‘Save Ganga’ gets support from Narendra Modi, other Varanasi contenders

The plan, however, could not succeed as it was mired in corruption and poor strategy, while its second phase also failed to make much headway. The plan, however, could not succeed as it was mired in corruption and poor strategy, while its second phase also failed to make much headway.

Thirty two years and thousands of crores of rupees later, the fight to clean Ganga is now pinning hopes on a high-profile Lok Sabha battle in Banaras, where this sacred river becomes million-times more polluted than the level fit for bathing.

Hopeful of their cause finally moving from ghats of Benaras to the Parliament, proponents of ‘Save Ganga Campaign’ have secured commitments from BJP’s prime ministerial candidate Narendra Modi, Aam Aadmi Party’s Arvind Kejriwal and others in poll fray from this holy city.

The campaign was launched by non-government organisation Sankat Mochan Foundation’s founder president late Veer Bhadra Mishra in 1982, while his son Vishwambhar Nath Mishra is spearheading the cause since death of his father last year. The foundation, whose mission is to ensure “not a drop of sewage water in Ganga”, had managed to secure way back in 1986 the support from the government with the launch of a ‘Ganga Action Plan’. The plan, however, could not succeed as it was mired in corruption and poor strategy, while its second phase also failed to make much headway.

Vishwambhar Mishra, who is now mahant (head priest) of the famous Sankat Mochan Temple like his father and belongs to one of the most respected families in the city, said that no plan can succeed unless it is ensured that all kinds of sewage  discharge into the river is stopped totally.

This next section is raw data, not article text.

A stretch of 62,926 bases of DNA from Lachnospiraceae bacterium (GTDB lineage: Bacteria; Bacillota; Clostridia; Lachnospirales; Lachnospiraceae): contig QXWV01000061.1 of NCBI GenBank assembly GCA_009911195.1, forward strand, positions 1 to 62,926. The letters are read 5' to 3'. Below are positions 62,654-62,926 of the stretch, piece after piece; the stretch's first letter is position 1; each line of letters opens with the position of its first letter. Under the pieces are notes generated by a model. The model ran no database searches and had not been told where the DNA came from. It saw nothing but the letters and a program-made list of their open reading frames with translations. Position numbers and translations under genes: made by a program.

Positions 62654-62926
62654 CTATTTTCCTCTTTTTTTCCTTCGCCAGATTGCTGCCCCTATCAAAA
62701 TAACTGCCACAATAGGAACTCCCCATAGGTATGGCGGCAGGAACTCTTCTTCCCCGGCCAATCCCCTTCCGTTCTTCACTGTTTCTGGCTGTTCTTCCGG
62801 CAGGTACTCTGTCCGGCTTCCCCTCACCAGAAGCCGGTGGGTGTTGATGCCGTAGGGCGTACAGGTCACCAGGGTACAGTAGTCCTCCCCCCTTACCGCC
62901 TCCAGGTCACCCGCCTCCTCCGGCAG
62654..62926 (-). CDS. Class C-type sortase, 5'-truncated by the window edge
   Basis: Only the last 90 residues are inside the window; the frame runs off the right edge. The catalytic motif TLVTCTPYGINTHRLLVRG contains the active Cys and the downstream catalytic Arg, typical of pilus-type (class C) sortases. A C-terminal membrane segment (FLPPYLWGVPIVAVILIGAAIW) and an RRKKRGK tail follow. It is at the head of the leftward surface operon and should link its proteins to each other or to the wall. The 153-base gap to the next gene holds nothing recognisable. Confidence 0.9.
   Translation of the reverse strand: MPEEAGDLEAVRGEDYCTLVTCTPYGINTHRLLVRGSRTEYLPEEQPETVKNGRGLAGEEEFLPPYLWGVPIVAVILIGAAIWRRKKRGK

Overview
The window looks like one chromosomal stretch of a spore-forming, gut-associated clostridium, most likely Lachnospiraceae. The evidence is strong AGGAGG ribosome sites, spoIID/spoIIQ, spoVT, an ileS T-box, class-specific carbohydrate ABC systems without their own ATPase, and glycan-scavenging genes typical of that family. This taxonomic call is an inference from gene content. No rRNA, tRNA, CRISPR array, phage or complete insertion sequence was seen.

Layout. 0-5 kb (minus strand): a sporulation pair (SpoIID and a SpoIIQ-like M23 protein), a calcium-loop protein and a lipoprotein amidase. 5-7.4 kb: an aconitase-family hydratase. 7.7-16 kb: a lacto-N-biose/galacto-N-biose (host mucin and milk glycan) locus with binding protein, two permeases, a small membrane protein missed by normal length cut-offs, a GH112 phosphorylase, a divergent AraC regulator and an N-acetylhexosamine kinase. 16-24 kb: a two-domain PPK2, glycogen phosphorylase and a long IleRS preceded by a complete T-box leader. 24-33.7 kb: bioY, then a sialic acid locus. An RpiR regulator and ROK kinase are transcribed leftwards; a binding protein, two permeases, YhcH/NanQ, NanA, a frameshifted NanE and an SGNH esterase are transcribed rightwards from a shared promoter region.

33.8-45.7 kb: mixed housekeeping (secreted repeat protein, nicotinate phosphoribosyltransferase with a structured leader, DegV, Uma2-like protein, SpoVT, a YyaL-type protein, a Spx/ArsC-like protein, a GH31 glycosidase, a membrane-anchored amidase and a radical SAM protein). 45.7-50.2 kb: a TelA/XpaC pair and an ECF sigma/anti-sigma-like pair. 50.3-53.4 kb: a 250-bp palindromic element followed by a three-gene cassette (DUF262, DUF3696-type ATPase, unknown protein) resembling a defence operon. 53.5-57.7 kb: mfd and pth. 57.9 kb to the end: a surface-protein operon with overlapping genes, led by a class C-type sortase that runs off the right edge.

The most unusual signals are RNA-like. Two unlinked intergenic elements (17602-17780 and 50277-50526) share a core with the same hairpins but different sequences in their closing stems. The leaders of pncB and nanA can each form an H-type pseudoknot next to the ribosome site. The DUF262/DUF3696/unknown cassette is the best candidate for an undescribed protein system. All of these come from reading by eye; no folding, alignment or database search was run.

“We have talked to Modi about our campaign and he has assured us that necessary steps would be taken to ensure success of our campaign,” Mishra said. He has also secured similar assurances from Aam Aadmi Party’s Arvind Kejriwal, who is fighting against Modi. “Besides, Congress, which has fielded Ajay Rai in Lok Sabha polls, has also committed his support,” he said.The gravity of situation can be gauged from the fact that Ganga water in Benaras is million-times more polluted than the level fit for bathing, Mishra said. Ironically, the Ganga enters Benaras fully clean, but gets polluted by the sewage discharged through drains and sewers from the city, he laments.

Various government programmes have already seen thousands of crores being spent without much success. “The thing is you do not even need to spend any huge money to work on Ganga and all you need is to change your system. “There is no point in wasting money if there is no fool-proof plan. There is no point in even taking money from World Bank or other organisations if you are not able to implement the project in an effective manner,” Mishra said.